Cisco Senior Vice President of Corporate Affairs Tae Yoo (second from left) joined representatives from the National Service Alliance and Lumina at the Clinton Global Initiative Annual Meeting on September 22, 2014 to announce their commitment to promote and support national service opportunities.
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Tags: CGI, Cisco CSR, clinton global initiative, franklin project, national service, service year
Why does Cisco invest hundreds of millions of dollars around the world each year to help improve access to education, healthcare, critical human needs, and disaster relief? Cisco CEO and Chairman John Chambers said in a recent CNN interview that “corporate social responsibility (CSR) is a must for the future of capitalism.” He shared his insights on a panel interview at the Clinton Global Initiative Annual Meeting in New York City, which aired on CNN’s Piers Morgan Live show September 26th. Fellow panelists included host Piers Morgan, Clinton Foundation Vice Chair Chelsea Clinton, and Coca-Cola Chairman and CEO Muhtar Kent.
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Tags: CGI, CGI2013, Cisco, Cisco CSR, clinton global initiative, corporate social responsibility, CSR
Seventy-five million youth around the world are unemployed, yet in Brazil, Germany, India, the United Kingdom, and the United States, more than half of all employers are unable to find enough skilled entry-level workers. How do we help youth around the world get the opportunities to build a bright future for themselves and become forces for positive change? This is the topic that Cisco Chairman and CEO John Chambers will be discussing at the 2013 Clinton Global Initiative (CGI) Annual Meeting this week in New York. He is speaking Wednesday morning, September 25, in a breakout session entitled CGI Conversations hosted by CNN’s Piers Morgan, along with Chelsea Clinton; Muhtar Kent, the Chairman and CEO of the Coca-Cola Company; and Peggy Mativo, Founder and Executive Director of PACEmaker International. The panel discussion will be recorded for broadcast on CNN.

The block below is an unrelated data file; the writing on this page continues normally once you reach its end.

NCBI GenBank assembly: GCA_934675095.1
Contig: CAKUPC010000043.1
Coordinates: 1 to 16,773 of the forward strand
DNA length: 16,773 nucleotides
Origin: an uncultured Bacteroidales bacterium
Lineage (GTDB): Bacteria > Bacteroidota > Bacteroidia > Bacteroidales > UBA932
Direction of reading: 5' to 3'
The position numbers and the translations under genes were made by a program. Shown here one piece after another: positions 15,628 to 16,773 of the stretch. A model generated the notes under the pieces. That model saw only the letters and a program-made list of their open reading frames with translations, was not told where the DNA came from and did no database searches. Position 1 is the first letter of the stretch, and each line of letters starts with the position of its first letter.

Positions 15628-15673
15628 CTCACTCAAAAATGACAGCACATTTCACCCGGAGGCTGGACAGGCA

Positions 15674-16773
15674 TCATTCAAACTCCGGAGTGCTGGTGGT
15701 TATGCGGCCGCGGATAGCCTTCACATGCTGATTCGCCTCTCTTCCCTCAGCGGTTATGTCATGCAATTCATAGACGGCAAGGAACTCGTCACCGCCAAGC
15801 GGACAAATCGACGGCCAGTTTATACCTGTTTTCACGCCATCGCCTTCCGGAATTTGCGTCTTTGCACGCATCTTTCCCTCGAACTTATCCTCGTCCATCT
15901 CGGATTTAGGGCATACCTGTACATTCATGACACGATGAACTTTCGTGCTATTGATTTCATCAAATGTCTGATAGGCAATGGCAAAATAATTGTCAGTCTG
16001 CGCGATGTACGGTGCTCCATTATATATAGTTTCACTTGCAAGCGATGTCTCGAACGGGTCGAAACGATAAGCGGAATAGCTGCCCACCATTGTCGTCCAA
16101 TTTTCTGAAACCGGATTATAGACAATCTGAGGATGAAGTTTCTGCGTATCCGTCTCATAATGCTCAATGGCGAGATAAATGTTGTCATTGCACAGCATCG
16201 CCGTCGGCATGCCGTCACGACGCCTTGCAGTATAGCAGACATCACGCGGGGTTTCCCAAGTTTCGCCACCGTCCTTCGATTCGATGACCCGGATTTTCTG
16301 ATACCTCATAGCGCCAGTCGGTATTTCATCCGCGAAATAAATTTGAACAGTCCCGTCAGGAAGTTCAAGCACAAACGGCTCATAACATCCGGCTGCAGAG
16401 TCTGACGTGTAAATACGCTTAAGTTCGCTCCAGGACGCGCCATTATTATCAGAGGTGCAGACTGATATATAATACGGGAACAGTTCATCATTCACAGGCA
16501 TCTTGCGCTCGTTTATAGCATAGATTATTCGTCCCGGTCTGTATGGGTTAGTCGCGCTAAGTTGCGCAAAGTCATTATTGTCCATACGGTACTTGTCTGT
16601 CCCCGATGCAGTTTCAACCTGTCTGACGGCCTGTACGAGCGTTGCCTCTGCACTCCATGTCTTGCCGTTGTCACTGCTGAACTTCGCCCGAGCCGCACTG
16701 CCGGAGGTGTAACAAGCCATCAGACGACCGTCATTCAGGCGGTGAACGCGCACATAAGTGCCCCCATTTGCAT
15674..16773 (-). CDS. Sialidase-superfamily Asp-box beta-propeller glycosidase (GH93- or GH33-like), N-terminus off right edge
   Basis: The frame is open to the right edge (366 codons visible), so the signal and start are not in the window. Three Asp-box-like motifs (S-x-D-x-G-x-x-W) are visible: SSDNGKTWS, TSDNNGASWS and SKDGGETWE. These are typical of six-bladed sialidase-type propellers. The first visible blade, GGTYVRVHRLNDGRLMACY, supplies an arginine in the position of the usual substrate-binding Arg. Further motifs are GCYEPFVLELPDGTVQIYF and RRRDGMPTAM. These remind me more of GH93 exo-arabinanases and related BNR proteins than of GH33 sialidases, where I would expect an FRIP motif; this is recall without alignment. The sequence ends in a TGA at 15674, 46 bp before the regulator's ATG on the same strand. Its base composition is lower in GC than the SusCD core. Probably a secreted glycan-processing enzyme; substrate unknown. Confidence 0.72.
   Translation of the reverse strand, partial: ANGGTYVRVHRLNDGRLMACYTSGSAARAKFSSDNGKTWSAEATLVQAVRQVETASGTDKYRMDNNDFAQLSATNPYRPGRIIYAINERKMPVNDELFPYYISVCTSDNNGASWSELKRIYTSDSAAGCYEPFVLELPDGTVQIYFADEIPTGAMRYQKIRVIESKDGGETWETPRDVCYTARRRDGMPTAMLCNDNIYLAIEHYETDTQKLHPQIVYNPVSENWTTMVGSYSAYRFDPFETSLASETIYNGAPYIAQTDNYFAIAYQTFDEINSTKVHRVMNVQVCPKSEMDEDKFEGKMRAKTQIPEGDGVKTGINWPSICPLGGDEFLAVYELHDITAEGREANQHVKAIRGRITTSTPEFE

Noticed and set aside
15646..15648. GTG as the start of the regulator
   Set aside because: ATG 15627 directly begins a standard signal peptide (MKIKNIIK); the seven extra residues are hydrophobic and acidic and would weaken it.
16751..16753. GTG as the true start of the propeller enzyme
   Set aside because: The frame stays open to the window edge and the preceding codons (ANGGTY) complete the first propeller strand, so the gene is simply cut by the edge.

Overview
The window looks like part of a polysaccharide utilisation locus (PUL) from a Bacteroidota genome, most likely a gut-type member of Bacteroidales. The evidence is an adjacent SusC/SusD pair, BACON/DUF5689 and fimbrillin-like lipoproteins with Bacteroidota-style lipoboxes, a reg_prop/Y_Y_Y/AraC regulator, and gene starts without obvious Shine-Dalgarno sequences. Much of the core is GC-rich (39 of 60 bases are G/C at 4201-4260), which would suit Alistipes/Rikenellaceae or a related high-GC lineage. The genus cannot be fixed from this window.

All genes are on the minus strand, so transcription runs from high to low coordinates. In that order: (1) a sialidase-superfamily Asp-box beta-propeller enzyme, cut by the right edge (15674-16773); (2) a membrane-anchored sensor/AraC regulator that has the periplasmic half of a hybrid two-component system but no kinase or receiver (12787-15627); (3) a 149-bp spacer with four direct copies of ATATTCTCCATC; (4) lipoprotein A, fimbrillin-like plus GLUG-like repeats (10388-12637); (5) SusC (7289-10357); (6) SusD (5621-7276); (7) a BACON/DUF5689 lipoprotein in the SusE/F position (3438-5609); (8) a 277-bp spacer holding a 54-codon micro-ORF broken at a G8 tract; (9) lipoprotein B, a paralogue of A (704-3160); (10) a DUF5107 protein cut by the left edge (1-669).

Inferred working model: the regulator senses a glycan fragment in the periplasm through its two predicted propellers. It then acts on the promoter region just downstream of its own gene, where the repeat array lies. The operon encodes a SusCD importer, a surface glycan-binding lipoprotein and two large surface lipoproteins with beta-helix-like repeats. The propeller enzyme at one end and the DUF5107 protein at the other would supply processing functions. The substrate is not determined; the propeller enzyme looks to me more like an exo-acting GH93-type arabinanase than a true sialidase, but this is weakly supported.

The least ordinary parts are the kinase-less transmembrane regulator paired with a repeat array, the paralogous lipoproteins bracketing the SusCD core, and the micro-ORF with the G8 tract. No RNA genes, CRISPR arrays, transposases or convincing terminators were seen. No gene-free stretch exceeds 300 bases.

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Tags: CGI, clinton global initiative, corporate social responsibility, CSR, Global Talent Acceleration, GTAP, mobilizing for impact, MyTecC, youth
Today, at the Clinton Global Initiative in New York City, Cisco Chairman and CEO John Chambers joined Goldman Sachs CEO and Chairman Lloyd Blankfein and Dow Chemical Company President, Chairman and CEO Andrew Liveris on a panel discussion moderated by CNN’s Fareed Zakaria. The title of the panel was “Business by Design: Growth and Opportunity.” (An edited portion of the panel will air on CNN soon…watch this space for the air date).
Zakaria said that he was an optimist overall when it came to the United States and our prospects for the future. He spoke about the economic troubles the U.S. has had over the past decades and how we have consistently overcome them. The trouble with this recovery and economy, he said, is that it is taking jobs a lot longer to come back than what has been historically ordinary.
All of the speakers agreed (generally) that there was optimism to be had in the United States economy, regardless of who is elected President in November. All of them also agreed that government and business have to partner together to help solve our nation’s problems and take advantage of our many assets. Blankfein said that many of our problems are self-inflicted and could easily be resolved, such as having a budget for the country.
From Left: Fareed Zakaria (CNN), Goldman Sachs CEO Lloyd Blankfein, Dow Chemical CEO Andrew Liveris and Cisco CEO John Chambers at CGI2012
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Tags: Andrew Liveris, CGI, CGI2012, clinton global initiative, CNN, Fareed Zakaria, john chambers, Lloyd Blankfein